Mentions: In order to choose a suitable synthetic medium for performing the invasion test, we compared the invasion efficiency in culture medium (RPMI 1640 + 20% FCS) with the invasion efficiencies obtained using three synthetic media (PBS, Tris-Sucrose and RPMI 1640). Calcium and magnesium were added to each synthetic medium to find out if they could improve invasion efficiency. Free parasites were obtained by RBC osmotic lysis, and a 30 min incubation time was used. Among the three synthetic media tested, the same invasion efficiency as the culture medium was only obtained with RPMI 1640 (Figure 2). Parasitemia was significantly lower than the control when PBS or Tris-Sucrose was used. Adding calcium or magnesium had no significant effect except for RPMI 1640 supplemented with calcium. Therefore RPMI 1640 + 1 mM CaCl2 was selected for the in vitro invasion assays.

Bottom Line: In this way, the invasion time window could be shortened to obtain a synchronised start of the culture or to study the kinetics of invasion.The dose-dependent, inhibitory effects of these sera on B. divergens invasion suggest that these proteins might be involved in the invasion process.Further investigations are required for their characterisation.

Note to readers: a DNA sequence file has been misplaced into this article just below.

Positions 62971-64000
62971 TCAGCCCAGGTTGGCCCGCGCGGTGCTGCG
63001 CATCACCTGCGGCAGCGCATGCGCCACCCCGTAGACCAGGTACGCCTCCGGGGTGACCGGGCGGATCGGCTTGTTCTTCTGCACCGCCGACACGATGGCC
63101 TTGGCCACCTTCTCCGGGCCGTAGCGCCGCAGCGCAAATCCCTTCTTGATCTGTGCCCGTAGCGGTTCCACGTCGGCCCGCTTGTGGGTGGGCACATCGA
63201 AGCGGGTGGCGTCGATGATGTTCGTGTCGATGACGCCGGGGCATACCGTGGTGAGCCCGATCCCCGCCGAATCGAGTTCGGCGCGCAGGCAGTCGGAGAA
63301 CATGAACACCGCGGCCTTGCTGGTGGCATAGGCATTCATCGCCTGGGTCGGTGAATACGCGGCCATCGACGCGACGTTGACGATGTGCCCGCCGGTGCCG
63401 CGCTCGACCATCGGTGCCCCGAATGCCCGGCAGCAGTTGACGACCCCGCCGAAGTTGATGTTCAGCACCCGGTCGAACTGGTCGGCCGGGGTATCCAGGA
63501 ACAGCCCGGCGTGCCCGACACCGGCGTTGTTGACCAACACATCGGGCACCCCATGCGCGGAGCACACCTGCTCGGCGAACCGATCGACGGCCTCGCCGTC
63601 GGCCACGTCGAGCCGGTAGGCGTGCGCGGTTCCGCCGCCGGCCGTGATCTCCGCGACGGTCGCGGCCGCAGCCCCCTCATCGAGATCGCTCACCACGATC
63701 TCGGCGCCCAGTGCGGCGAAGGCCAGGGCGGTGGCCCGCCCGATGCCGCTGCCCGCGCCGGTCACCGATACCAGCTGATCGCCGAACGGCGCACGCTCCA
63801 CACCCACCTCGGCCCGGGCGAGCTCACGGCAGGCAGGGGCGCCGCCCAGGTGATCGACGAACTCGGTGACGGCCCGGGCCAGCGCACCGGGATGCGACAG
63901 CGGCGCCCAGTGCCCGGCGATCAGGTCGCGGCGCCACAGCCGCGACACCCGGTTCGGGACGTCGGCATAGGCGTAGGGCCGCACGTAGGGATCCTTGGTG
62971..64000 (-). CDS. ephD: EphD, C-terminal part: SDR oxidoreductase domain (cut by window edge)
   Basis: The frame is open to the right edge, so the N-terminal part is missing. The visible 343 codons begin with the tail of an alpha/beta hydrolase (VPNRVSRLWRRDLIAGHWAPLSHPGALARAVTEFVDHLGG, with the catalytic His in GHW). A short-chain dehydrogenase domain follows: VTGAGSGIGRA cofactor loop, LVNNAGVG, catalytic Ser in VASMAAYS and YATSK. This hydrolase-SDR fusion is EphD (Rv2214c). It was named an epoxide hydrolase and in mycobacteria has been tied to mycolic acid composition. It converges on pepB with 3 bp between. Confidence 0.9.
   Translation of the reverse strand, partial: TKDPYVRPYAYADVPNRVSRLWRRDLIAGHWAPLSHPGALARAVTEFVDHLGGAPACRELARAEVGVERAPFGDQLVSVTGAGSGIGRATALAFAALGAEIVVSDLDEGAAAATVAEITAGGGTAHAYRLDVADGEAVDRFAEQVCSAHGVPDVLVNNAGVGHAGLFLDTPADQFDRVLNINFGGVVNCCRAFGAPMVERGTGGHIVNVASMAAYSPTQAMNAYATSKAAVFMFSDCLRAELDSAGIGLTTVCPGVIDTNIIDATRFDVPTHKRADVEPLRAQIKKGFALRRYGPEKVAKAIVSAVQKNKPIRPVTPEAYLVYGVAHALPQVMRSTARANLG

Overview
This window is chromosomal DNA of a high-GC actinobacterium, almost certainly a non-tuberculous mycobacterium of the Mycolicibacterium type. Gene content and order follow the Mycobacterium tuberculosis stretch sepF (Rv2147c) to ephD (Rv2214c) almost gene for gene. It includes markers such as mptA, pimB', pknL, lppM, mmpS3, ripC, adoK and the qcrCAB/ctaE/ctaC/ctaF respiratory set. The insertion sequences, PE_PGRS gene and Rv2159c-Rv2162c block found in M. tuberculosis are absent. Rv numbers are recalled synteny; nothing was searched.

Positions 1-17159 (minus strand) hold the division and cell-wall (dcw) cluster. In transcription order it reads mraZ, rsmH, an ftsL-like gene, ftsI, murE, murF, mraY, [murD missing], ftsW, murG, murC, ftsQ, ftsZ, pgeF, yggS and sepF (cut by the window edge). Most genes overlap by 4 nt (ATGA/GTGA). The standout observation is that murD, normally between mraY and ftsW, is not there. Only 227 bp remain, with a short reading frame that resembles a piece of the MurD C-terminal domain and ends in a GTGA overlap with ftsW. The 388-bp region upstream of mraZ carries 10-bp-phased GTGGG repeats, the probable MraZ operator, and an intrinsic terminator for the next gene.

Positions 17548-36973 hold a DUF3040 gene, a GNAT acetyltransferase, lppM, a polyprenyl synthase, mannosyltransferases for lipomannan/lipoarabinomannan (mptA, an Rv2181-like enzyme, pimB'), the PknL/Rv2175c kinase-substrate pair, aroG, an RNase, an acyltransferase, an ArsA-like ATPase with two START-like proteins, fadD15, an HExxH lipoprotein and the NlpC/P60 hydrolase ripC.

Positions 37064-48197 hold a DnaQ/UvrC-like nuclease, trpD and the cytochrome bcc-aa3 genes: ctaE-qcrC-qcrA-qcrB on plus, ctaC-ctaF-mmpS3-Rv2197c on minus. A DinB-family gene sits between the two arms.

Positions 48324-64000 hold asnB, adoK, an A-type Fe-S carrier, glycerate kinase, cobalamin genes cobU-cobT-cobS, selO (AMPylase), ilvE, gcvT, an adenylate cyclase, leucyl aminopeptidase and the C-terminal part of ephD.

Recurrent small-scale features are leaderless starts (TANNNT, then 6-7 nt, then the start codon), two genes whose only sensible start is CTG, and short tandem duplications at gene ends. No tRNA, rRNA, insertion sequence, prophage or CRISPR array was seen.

View Article: PubMed Central - HTML - PubMed

Affiliation: ONIRIS, UMR1300, Biologie, Epidémiologie et Analyse de Risque en Santé Animale, Route de Gachet, La Chantrerie, BP 40706, F-44307 Nantes, France. yi.sun@oniris-nantes.fr.

ABSTRACT
Babesia divergens is a tick-transmitted apicomplexan parasite for which asexual multiplication in its vertebrate hosts is restricted to erythrocytes. Current knowledge of invasion of these target cells is limited. An efficient in vitro invasion assay was set up to gain access to this information. Parasites prepared from infected RBC, lysed by electroporation, and mixed with bovine RBC in a selected synthetic medium (RPMI 1640 supplemented with calcium) were able to establish subsequent cultures with parasitemia ranging from 6 to 14%. Free parasites remaining in the invasion medium could be eliminated by Percoll gradient and culture could be pursued with the freshly invaded erythrocytes. In this way, the invasion time window could be shortened to obtain a synchronised start of the culture or to study the kinetics of invasion. With this assay we demonstrate that 1) erythrocyte invasion by B. divergens is a rapid process since 70% of the invasion-competent parasites invaded the RBC in less than 45 s; 2) all invasion-competent parasites achieved invasion within 10 min of contact; 3) one erythrocyte could be invaded concomitantly by two merozoites; 4) despite a synchronous start, the parasite population evolved heterogeneously resulting in a progressive loss of synchronisation. Western blot analysis of proteins collected from invasion medium were performed with sera from animals experimentally infected with B. divergens and highlighted several proteins. The dose-dependent, inhibitory effects of these sera on B. divergens invasion suggest that these proteins might be involved in the invasion process. Further investigations are required for their characterisation.

Show MeSH
Related in: MedlinePlus